It’s important to understand the most common types of malware, so the more prepared your organization will be to fight against those threats. Read more about the common threats and how you can fight against them.
There are many ways to protect your business from ransomware threats, here are the basics of malware to help you understand the threats to your organization.
Malware vs. Ransomware
We recently discussed the top 15 types of ransomware threats that we’ve seen this year, but what is the difference between malware and ransomware?
Malware is the general term for any program that is designed to damage, disrupt, or hack a device. Viruses and ransomware are malware.
Ransomware is malicious programs that block access to your device until you pay a ransom fee to its creator. It is often very difficult and expensive to remove.
What is Malware?
The term “virus” is often used to describe many different types of infection a computer might have. Virus, when used as a blanket term, can describe any number of potential computer programs. What these programs have in common are they are typically designed to cause damage, steal data, or spread across the network.
Malware describes software designed to act maliciously on a personal computer. The name ‘malware’ is a shorthand for ‘malicious software’ and describes exactly what it is. A computer virus is a single type of malware that can cause harm to your PC, but it is only one of many.
Common Types of Malware Include:
Short for advertising-supported software, adware is a type of malware that delivers advertisements to your computer. These advertisements are often intrusive, irritating, and often designed to trick you into clicking something you don’t want. A common example of malware is pop-up ads that appear on many websites and mobile applications.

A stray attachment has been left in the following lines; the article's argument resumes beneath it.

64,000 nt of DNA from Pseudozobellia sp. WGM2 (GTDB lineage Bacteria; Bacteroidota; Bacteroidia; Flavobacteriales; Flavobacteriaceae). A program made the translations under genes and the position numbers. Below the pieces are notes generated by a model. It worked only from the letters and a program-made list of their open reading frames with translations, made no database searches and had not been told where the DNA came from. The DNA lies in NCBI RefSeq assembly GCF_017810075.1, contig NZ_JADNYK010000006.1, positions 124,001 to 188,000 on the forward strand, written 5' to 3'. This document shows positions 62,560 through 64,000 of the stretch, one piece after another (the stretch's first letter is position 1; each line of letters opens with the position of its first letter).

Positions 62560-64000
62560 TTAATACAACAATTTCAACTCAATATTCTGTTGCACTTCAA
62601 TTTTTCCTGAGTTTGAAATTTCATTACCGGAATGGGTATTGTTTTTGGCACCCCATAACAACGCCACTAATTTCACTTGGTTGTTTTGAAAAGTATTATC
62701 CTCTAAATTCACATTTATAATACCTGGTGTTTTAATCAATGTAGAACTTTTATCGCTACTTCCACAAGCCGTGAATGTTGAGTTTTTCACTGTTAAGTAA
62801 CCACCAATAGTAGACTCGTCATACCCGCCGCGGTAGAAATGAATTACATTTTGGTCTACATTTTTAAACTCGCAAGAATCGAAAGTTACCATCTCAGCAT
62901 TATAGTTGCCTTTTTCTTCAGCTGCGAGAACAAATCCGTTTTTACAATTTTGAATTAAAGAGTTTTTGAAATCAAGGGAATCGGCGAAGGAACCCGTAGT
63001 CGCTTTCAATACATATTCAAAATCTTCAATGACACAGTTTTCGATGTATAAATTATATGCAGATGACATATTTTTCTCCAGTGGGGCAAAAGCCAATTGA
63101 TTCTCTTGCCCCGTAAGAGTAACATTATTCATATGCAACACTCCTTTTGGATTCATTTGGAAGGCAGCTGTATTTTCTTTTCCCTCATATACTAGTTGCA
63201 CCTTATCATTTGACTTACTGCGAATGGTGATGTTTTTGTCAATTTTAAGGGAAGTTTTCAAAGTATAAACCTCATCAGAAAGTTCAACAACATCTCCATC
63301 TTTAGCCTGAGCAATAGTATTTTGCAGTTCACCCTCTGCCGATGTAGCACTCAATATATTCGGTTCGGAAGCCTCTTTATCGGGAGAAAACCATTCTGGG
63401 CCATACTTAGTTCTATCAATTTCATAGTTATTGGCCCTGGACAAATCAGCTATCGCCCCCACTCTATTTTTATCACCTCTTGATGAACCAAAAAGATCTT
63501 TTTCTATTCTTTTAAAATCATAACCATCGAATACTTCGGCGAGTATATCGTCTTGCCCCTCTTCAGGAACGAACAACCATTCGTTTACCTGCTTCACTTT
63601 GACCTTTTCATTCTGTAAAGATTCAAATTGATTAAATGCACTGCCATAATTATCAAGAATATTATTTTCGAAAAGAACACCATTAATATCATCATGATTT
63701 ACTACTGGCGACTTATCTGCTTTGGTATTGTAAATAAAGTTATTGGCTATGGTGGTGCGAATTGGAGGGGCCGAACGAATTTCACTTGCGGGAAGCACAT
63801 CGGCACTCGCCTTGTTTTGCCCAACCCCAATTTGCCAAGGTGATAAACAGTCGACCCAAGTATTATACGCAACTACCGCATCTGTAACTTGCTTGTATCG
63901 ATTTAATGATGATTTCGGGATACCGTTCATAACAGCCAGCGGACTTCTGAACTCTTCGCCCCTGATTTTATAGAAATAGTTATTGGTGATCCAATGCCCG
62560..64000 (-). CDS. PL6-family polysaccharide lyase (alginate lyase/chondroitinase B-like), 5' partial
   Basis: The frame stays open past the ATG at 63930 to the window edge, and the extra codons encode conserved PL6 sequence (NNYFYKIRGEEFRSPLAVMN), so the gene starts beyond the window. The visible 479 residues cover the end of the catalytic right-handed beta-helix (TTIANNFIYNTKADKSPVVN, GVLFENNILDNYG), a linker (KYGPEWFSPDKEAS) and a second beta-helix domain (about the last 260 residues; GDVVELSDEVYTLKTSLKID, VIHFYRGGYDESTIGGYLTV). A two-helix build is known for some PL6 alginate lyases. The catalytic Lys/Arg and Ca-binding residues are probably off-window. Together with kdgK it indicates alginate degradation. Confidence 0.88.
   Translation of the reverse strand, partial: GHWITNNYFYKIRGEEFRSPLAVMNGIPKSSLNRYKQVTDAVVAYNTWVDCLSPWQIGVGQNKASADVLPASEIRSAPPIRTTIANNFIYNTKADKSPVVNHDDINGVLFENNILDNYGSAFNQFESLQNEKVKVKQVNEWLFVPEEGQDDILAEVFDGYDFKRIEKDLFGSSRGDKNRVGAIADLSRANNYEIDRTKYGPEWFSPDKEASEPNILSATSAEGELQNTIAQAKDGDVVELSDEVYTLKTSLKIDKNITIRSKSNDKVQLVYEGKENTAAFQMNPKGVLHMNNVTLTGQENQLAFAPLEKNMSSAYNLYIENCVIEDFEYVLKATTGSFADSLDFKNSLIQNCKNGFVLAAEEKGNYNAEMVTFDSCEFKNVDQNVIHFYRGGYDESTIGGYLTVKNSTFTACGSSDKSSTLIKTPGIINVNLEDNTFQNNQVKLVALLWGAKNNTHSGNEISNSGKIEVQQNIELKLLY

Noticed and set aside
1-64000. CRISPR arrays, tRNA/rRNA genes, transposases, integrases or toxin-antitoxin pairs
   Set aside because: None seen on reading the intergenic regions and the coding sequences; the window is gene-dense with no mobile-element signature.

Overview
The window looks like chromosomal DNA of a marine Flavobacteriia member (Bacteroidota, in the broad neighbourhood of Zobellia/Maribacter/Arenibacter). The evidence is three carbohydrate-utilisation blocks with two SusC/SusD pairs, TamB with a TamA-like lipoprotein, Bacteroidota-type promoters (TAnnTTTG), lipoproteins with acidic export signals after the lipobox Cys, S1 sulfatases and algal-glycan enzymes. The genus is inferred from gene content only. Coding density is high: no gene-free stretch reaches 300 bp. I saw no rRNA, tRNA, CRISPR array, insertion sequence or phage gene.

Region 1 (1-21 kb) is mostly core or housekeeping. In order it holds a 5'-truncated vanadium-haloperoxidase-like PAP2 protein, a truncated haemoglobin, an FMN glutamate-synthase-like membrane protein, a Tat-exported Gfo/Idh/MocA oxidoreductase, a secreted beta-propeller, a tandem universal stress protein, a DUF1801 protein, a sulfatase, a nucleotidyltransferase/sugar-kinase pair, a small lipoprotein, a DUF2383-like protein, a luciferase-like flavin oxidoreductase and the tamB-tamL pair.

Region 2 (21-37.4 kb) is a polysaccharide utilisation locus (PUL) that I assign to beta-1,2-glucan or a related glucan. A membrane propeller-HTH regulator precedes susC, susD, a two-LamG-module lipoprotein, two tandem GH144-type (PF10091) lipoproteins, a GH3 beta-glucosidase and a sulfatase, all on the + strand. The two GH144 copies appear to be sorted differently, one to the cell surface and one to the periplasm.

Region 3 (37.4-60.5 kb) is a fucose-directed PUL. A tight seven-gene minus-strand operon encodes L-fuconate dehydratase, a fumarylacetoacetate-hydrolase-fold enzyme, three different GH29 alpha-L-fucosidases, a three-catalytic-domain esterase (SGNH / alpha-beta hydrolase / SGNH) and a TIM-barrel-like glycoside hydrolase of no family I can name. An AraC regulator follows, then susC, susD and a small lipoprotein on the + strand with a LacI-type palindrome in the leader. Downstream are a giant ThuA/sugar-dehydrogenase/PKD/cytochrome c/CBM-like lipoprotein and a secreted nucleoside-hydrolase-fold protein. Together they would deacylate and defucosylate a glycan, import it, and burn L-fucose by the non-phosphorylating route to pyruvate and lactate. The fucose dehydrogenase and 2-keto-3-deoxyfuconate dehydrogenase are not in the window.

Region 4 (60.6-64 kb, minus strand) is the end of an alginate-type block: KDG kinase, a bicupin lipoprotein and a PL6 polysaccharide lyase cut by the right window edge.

Adware often comes bundled with “free” versions of software that uses these intrusive advertising to make up costs. Commonly it is installed without the user’s knowledge and made excessively difficult to remove.
Spyware is designed to spy on the user’s activity without their knowledge or consent. Often installed in the background, spyware can collect keyboard input, harvest data from the computer, monitor web activity, and more.
Spyware typically requires installation to the computer. This is commonly done by tricking users into installing spyware themselves instead of the software or application that they thought they were getting. Victims of spyware are often completely unaware of its presence until the data stolen is acted on in the form of fraudulent bank transactions or stolen online accounts.
In technical terms a computer virus is a form of malware that is installed inadvertently, causing damage to the user. A typical virus may install a keylogger to capture passwords, logins, and bank information from the keyboard. It might steal data, interrupt programs, and cause the computer to crash.
Modern virus programs commonly use your computers processing power and internet bandwidth to perform tasks remotely for hackers. The first sign of this can be when the computer sounds like it is doing a lot of work when no programs should be running. A computer virus is often spread through installing unknown software or downloading attachments that contain more than they seem.
A particularly malicious variety of malware, known as ransomware, prevents the user from accessing their own files until a ransom is paid. Files within the system are often encrypted with a password that won’t be revealed to the user until the full ransom is paid.